Figure A:from Nieto et al. 2012 [28]

Thus, the smaller fragments of D. radiodurans would much more easily be rotated and aligned with torques (τ) exerted by electric fields. Actually, the resulting angular acceleration (α) acquired by the fragments is proportional to τ / Ι, where Ι is their moment of inertia. Then, smaller fragments have smaller Ι, and consequently larger α, thus implying a more efficient alignment process. As a consequence, it would be expected that the reassembling of small fragments be far more difficult to accomplish, making deinococcal cells less able to reconstitute their shattered genomes. For the bacterium M. panniformis, exposed to much lower doses, the reduction of its repairing shoulder was only 20%, from 2.5 to 2.0 kGy [3]. This is highly consistent with the present model, since the size of DNA fragments at lower doses is bigger (higher I) and, therefore, much more difficult to polarize.

The survival of D. radiodurans relies on a repair process starting with the reassembling of these short fragments [17]. Since repair synthesis should occur before cell division, the non accomplishment of this process leads to cell lethality. In this sense, depletion of the repairing shoulder would mean that the capacity to rejoin shattered genome fragments has equally been depleted. Our results indicate that, on the one hand, exogenous SEF was responsible for the substantial reduction of the D. radiodurans repairing shoulder. On the other hand, since SEF acts only as a polarizing agent, it is very likely that DNA fragment sizes (Figure A) also play an important role, as here proposed and indicated by the results.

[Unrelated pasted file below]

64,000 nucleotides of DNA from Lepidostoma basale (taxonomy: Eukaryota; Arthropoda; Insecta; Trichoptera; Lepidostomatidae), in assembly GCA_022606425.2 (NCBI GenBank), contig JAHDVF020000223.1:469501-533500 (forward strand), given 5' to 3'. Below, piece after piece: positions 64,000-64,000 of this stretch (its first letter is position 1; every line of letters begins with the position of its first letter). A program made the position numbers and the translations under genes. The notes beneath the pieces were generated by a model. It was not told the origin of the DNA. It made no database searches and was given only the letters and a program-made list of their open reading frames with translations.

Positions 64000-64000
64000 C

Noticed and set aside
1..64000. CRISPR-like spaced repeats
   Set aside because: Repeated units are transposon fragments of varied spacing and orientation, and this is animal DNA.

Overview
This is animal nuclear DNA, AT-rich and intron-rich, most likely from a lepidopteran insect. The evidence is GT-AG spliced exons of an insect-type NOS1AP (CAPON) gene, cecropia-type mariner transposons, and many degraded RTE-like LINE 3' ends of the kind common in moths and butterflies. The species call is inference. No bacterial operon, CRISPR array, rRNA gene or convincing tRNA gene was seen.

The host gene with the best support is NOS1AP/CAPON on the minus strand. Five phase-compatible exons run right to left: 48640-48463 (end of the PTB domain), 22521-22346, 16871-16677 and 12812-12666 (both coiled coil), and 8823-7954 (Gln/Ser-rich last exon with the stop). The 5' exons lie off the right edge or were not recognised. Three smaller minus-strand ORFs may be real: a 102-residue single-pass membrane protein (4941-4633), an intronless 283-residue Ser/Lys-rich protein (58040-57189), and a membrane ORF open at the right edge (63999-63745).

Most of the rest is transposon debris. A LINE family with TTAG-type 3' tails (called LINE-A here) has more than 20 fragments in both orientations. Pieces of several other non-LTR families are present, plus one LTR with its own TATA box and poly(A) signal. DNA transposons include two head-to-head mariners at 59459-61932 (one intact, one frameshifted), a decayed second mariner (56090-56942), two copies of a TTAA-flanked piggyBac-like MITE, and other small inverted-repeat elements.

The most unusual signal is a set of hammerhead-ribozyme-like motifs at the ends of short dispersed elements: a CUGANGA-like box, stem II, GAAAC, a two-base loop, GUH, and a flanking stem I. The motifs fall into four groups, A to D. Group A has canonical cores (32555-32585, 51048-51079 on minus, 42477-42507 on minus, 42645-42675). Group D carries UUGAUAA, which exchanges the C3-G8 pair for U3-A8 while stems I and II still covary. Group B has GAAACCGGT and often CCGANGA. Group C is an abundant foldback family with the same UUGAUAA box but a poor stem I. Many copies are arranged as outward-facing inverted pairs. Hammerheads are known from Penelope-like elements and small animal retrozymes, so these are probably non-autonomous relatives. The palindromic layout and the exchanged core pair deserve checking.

In fact, the shape of the curves shows (Figure 3A-insert) that the association of SEF with γ radiation decreases the repair capacity, as expressed by the shoulder decrease. It also shows, however, that in the low dose region (0 – 4 kGy), where the DNA strands are moderately shattered some repair does take place. Increasing the dose to a range of 4 – 8 kGy, where the DNA measured fragments are smaller (Figure A), the curve bends sharply indicating loss of repair capacity. These findings suggest that a Static Electric Field is much more effective in scrambling smaller fragments (lower I), a circumstance rather consistent with the proposed biophysical model.

Checking the present biophysical model hypothesis with Static Magnetic Field